Publishing a Package
Pub isn't just for using other people's packages. It also allows you to share your packages with the world. If you have a useful project and you want others to be able to use it, use the pub publish command.
We support the following search expressions:
"exact phrase": By default, when you perform a search, the results include packages with similar phrases. When a phrase is inside quotes, you'll see only those packages that contain exactly the specified phrase.
package:prefix: Searches for packages that begin with
prefix. Use this feature to find packages in the same framework.
dependency:package_name: Searches for packages that reference
package_namein their pubspec.
dependency*:package_name: Searches for packages that depend on
package_name(as direct, dev, or transitive dependencies).
email:firstname.lastname@example.org: Search for packages where either the author or the uploader has the specified email address.
NOTE: The Pub scoring model is under development, and is subject to change.
For each package, this site displays an overall score, calculated from scores for the package's popularity, health, and maintenance.
The popularity score—representing how often a package is used—is derived from download statistics. Although this score is based on actual download counts, it compensates for automated tools such as continuous builds that fetch the package on each change request.
How can you improve your popularity score?
Create useful packages that others need and love to use.
The health score is based on static analysis of the package with
- Each error reduces the health score by 25% (*).
- Each warning reduces the health score by 5% (*).
- Each hint reduces the health score by 0.5% (*).
- Each platform conflict reduces the health score by 25 points.
(*) Percents are applied with cumulative multiplication.
For example: 2 errors and 1 warning will get a score of 53, because:
(0.75^2 * 0.95 = 0.534375).
How can you improve your health score?
flutter analyze in case of Flutter),
and fix the items it returns (especially errors and warnings, hints barely
decrease the health score).
to specify further linter rules,
enable default rules Google uses,
and make sure you fix all warnings and errors before publishing.
Here's an example
# Defines a default set of lint rules enforced for # projects at Google. For details and rationale, # see https://github.com/dart-lang/pedantic#enabled-lints. include: package:pedantic/analysis_options.yaml # For lint rules and documentation, see http://dart-lang.github.io/linter/lints. # Uncomment to specify additional rules. # linter: # rules: # - camel_case_types # analyzer: # exclude: # - path/to/excluded/files/**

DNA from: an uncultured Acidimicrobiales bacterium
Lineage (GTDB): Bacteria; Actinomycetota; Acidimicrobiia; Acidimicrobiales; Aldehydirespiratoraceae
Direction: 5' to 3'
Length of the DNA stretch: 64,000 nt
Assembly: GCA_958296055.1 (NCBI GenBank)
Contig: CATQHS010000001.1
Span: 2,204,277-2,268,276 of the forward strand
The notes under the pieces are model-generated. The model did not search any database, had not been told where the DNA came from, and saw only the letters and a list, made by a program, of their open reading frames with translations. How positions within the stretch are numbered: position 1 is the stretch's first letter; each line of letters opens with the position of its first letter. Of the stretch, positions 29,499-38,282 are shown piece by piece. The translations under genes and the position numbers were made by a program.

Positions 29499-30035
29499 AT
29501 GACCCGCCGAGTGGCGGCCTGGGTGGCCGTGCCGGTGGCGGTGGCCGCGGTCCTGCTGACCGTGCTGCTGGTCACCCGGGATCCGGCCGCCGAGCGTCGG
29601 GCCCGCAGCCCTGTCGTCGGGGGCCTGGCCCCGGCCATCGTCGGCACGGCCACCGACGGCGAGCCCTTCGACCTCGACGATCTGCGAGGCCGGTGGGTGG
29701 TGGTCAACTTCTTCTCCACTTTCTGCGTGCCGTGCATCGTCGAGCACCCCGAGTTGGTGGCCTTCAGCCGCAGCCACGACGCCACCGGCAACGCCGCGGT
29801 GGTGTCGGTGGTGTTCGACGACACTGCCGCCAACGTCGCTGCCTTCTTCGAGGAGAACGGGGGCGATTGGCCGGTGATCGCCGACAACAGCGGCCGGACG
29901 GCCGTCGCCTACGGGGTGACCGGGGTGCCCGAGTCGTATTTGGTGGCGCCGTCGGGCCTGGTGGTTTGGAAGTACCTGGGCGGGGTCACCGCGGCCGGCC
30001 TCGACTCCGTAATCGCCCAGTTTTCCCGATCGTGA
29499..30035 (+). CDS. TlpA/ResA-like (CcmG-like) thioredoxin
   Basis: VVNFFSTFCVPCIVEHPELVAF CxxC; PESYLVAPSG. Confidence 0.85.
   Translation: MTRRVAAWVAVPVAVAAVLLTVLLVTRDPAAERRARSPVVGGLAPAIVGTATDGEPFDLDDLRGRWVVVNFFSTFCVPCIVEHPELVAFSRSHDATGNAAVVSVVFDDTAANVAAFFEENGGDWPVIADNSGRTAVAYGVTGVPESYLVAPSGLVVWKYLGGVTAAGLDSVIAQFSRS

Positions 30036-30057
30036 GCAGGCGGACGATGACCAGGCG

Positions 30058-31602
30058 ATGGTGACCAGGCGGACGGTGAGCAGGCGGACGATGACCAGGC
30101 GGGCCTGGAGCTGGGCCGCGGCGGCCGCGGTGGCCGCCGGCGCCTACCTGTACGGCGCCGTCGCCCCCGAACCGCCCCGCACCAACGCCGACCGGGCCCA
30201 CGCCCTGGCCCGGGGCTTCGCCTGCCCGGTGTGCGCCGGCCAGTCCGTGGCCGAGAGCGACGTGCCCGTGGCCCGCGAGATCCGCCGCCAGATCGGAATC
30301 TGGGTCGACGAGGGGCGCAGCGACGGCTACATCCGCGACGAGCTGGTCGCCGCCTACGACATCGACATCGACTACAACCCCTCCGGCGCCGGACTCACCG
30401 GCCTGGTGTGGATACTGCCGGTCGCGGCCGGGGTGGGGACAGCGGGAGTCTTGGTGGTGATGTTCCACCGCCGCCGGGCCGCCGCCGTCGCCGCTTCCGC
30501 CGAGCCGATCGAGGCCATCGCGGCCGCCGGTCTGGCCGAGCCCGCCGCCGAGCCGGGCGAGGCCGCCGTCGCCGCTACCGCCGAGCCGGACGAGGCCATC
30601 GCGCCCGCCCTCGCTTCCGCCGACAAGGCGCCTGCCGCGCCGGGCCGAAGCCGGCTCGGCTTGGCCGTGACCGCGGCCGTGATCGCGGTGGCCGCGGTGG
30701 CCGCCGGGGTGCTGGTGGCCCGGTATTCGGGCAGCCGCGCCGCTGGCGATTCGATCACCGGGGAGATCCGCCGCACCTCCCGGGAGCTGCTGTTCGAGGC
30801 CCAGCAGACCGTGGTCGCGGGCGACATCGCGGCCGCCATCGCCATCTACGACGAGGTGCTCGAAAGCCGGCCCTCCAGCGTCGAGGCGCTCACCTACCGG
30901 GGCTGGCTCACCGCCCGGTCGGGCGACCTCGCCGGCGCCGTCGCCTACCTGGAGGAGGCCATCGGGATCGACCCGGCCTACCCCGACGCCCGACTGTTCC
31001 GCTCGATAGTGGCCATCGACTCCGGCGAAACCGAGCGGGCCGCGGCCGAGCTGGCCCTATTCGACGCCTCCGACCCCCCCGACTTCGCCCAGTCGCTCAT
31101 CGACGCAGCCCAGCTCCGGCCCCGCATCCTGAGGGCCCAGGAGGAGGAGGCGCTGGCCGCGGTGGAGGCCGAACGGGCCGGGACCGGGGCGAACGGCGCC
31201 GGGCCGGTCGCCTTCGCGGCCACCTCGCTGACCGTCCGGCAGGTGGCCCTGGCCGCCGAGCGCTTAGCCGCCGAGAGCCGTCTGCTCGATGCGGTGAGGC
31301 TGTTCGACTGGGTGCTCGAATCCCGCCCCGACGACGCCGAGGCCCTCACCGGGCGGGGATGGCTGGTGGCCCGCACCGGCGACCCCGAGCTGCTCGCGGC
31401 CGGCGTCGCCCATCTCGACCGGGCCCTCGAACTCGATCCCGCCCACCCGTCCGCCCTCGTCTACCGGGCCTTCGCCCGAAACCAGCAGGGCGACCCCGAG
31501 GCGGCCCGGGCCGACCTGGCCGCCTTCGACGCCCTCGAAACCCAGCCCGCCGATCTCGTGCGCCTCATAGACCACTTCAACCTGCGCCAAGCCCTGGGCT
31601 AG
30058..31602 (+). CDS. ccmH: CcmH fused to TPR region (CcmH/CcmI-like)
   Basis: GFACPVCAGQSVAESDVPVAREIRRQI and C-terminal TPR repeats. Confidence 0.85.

The maintenance score reflects how tidy and up-to-date a package is. A package starts with 100 points, which is then then subtracted deductions based on a long list of detailed checks. . In summary, the main components that influence this score are:
- Last publish date: Best if the package has been published within one year.
- Up-to-date dependencies: Best if all of the package's dependencies are on the latest version.
- README, CHANGELOG, and example files: Best if all are present. For information on how to provide these files, see the pub package layout conventions.
analysis_options.yaml: Best if this file is present. For more information, see Customize Static Analysis.
How can you improve your maintenance score?
Click your package's overall score to see the Analysis page, which has suggestions for improving the package's score. Fix them, and release at least one new version every year to keep your maintenance score up.
Pub site uses pana
to create maintenance suggestions. To get suggestions before publishing,
pana locally (using
--source path), or
validate your package against the
list of checks manually.
The overall score is a weighted average of the individual scores:
- 50% popularity,
- 30% code health,
- 20% maintenance.
You can find the overall score either near the top of the package's page or to the right of your package in any listing on this site.
Default listings use composite scoring to sort packages. The score is based on the overall score, and if applicable, the platform specificity and the text match score is also factored in.
Each package's overall score is visible at the side of the results, regardless of the sort order.